Transport Secretary Chris Grayling said in a statement that the “major investment”, which is part of a £15bn ($18bn) road upgrade scheme, will “benefit those locally by cutting congestion and improving journey times” as well as “boost the economy, linking people with jobs and businesses with customers.”
The ancient stone circle, which attracts upwards of one million visitors a year and thousands on the day of the Winter Solstice, is currently accessible only by a single-lane road — the A303 — that is frequently gridlocked with trucks, tourist buses and other visitor traffic.
The upgraded plan would divert the road beneath the ground where Stonehenge sits, transforming it into a two-lane tunnel that would lessen traffic and noise pollution and be a more effective link to larger highways nearby.
But the plan has already faced vehement opposition from locals, campaign groups and historians who are concerned that the work will cause irreparable damage to the prehistoric monument’s unique surroundings.
“The issue is that Stonehenge is about much more than just the stones,” British writer and historian Tom Holland told TIME. “Although the tunnel will not damage the stones themselves, building the portals will require a lot of disruption to the landscape.
“Stonehenge exists within the context of an extant prehistoric landscape; it’s full of monuments reaching back to the very beginnings of Britain, to the Mesolithic Period [8500BC to 4000BC] when humans first arrived in the U.K. after the end of the last ice age. There is no landscape equivalent to the Stonehenge landscape anywhere else in Europe; it’s incalculably precious.
“The idea that we would obliterate that archaeology and destroy the chance of discovering about the very origins of people on this island, all in the cause of speeding journeys up by 10 minutes, seems monstrous to me.”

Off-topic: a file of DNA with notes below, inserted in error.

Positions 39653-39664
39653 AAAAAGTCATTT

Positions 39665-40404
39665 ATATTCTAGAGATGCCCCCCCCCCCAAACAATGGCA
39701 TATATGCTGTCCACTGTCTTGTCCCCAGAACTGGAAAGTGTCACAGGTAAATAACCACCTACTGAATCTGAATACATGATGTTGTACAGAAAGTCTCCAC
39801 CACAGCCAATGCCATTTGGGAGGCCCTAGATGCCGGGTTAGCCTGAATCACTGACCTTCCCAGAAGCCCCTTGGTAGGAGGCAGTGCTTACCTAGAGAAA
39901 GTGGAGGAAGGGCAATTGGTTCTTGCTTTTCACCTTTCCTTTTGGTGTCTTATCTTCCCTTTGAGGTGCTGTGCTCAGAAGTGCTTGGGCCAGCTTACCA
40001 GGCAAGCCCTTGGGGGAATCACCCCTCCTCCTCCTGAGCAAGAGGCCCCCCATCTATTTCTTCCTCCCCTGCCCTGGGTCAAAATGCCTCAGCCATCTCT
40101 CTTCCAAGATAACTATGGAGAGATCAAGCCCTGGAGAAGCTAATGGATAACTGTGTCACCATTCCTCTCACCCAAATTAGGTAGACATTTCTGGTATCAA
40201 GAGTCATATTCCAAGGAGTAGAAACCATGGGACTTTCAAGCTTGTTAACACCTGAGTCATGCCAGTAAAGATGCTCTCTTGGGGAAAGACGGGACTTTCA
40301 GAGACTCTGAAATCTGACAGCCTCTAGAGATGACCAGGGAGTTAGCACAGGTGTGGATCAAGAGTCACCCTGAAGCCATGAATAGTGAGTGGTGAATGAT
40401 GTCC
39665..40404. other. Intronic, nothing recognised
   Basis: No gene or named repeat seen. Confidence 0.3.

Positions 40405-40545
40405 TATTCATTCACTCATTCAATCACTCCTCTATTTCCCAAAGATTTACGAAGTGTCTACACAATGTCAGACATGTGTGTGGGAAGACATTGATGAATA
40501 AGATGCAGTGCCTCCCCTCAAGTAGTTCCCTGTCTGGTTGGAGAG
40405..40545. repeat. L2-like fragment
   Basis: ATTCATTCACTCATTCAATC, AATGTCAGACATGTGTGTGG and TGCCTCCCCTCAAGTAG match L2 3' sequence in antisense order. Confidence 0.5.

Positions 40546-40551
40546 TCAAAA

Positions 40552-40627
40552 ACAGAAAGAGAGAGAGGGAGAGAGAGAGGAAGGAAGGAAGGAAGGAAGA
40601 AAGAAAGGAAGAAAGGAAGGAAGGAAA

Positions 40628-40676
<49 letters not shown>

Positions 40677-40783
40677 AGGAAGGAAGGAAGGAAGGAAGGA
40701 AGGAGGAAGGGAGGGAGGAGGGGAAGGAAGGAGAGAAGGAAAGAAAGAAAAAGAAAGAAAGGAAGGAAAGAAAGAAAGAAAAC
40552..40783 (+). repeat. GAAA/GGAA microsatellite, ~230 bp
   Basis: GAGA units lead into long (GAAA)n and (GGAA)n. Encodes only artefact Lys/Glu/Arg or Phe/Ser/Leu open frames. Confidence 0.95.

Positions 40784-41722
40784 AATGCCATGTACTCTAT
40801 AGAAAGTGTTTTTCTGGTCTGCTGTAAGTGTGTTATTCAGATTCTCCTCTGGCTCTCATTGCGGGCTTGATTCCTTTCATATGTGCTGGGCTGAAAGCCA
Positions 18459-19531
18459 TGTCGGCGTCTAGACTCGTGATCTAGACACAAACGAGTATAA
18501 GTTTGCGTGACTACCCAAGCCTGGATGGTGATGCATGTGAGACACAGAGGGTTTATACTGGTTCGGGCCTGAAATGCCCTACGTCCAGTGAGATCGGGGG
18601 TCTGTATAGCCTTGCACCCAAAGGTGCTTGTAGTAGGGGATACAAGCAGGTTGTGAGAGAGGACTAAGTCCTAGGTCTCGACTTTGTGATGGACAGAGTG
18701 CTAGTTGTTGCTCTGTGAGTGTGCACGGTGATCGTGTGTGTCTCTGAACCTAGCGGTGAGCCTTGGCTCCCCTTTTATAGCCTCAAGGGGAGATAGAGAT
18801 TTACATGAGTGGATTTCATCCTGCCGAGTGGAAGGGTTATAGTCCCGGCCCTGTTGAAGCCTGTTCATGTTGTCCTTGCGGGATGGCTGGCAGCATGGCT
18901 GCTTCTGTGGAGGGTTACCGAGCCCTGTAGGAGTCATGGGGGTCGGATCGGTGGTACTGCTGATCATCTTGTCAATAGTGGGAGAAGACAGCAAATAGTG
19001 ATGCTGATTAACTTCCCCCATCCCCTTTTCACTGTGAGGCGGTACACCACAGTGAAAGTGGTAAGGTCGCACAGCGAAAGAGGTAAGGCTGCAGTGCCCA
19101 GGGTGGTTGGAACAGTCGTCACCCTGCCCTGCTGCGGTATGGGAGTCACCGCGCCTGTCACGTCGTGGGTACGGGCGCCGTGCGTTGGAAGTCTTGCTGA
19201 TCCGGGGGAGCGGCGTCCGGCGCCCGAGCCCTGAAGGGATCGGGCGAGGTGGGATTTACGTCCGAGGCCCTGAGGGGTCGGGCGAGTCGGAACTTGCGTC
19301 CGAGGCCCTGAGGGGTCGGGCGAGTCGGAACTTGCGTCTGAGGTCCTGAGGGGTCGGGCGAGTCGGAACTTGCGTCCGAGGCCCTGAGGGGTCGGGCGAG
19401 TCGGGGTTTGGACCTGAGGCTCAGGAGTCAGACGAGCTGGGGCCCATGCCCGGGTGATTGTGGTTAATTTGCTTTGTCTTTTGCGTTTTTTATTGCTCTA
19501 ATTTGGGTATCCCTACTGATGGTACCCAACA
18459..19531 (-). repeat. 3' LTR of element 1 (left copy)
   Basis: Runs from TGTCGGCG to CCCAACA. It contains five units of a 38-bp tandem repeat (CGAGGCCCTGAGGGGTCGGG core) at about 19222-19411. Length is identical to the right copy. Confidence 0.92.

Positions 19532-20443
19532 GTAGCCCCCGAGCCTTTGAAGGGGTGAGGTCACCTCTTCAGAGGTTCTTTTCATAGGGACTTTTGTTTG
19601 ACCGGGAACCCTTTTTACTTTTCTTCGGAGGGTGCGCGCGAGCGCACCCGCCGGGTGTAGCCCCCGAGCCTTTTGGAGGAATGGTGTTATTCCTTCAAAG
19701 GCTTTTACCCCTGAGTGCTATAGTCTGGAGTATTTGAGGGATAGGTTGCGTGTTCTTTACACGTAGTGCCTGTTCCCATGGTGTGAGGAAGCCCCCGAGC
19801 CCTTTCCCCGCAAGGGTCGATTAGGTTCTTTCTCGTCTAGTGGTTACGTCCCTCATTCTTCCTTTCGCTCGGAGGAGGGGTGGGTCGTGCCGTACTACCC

Andy Rhind-Tutt, chairman of Amesbury town’s Heritage Trust and Museum, which explores Stonehenge’s history, slammed Grayling’s plan, calling it “a temporary solution for today” rather than “a radical solution that deals with all issues for now and the future”.
He compared the proposed building of the tunnel to “plough[ing] a self-destructing time bomb straight through a World Heritage site,” adding that it “would be a complete ecological and environmental disaster.”
Archaeologist David Jacques is the project director of an internationally significant Mesolithic archaeological site called Blick Mead, roughly one mile from Stonehenge. In Oct. 2016, his team unearthed a tooth at the site, believed to be from a pet Alsatian-type dog that travelled 250 miles from the city of York with its owner.
The find is thought to be evidence of the earliest journey in British history. “Discoveries like this give us a completely new understanding of the establishment of the ritual landscape and make Stonehenge even more special than we thought we knew it was,” Jacques told the BBC at the time.
Speaking to TIME on Thursday, Jacques described Grayling’s plan as “outrageous”. “The government is slamming the door shut on Stonehenge’s backstory, which Blick Mead has been doing so much to illuminate for the first time,” he said. “Understanding the origins of the establishment of the Stonehenge landscape is key to us understanding why the monuments were built where they are and what they are for.
“Our children and grandchildren should be in the position where no research avenue is closed off to them. It is arrogant of the government to take the opportunity for future research away from us all. Stonehenge is ours and the whole world’s, and it should be available to be studied in perpetuity.”
Campaign group Stonehenge Alliance is fighting against the proposed tunnel, petitioning the government to change course to preserve the local landscape. “Future generations would be appalled at those who decided that road widening should be at the expense of England’s most iconic World Heritage Site,” the campaign reads.
With 22,647 out of 25,000 signatures already gained, the group looks likely to bring its opposition to the attention of Westminster – but it’s unlikely that that will be enough to save the 5,000-year-old monument from the march of progress.